Amber wears a tattered black dress over iridescent purple leggings, and sprawls lazily across the arms of her informal throne - an ostentatious lump of nonsense manufactured from a single carbon crystal doped with semiconductors. (Unlike the real thing back home in Jupiter orbit, this one is merely a piece of furniture for a virtual environment.) The scene is very much the morning after the evening before, like a goth nightclub gone to seed: all stale smoke and crumpled velvet, wooden church pews, burned-out candles, and gloomy Polish avant-garde paintings. Any hint of a regal statement the queen might be making is spoiled by the way she's hooked one knee over the left arm of the throne and is fiddling with a six-axis pointing device. But these are her private quarters, and she's off duty: The regal person of the Queen is strictly for formal, corporate occasions.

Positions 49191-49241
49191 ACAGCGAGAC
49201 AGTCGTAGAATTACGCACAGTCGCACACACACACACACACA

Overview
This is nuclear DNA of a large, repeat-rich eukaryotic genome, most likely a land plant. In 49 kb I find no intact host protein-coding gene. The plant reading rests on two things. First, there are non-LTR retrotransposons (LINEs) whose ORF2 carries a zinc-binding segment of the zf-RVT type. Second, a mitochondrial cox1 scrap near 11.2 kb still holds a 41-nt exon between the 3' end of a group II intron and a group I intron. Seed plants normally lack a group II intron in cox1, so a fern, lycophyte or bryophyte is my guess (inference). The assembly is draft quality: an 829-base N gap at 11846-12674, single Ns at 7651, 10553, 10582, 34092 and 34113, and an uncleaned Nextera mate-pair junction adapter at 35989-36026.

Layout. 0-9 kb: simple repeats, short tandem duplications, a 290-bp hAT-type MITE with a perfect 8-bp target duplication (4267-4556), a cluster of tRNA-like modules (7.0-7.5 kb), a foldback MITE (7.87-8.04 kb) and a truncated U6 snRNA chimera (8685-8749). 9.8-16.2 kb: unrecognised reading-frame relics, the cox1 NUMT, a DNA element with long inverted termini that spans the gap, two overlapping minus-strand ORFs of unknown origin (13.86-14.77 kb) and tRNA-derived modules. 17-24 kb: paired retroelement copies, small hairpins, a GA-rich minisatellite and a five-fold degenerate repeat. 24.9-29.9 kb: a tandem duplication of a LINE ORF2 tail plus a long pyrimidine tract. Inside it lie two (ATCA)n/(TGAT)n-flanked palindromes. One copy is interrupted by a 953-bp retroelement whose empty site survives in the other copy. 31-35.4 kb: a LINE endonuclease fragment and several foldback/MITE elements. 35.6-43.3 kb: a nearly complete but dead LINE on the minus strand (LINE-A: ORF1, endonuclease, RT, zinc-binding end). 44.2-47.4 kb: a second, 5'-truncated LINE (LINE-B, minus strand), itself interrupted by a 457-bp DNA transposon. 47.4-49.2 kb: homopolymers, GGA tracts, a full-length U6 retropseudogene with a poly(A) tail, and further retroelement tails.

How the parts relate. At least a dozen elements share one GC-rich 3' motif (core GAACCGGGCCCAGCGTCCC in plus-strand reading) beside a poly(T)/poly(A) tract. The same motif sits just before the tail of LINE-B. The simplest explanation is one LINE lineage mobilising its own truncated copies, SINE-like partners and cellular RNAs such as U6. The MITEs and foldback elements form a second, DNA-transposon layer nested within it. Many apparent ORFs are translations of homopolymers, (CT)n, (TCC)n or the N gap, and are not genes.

“Colorless green ideas sleep furiously,” she suggests.

“Nope,” replies the cat. “It was more like: 'Greetings, earthlings, compile me on your leader.'”

“Well, you got me there,” Amber admits. She taps her heel on the throne and fidgets with her signet ring. “No damn way I'm loading some buggy alien wetware on my sweet gray stuff. Weird semiotics, too. What does Dr. Khurasani say?”

Aineko sits down in the middle of the crimson carpet at the foot of the dais and idly twists round to sniff her crotch. “Sadeq is immersed in scriptural interpretations. He refused to be drawn.”

“Huh.” Amber stares at the cat. “So. You've been carrying this lump of source code since when ...?”

“At the signal, for precisely two hundred and sixteen million, four hundred and twenty-nine thousand, and fifty-two seconds,” Aineko supplies, then beeps smugly. “Call it just under six years.”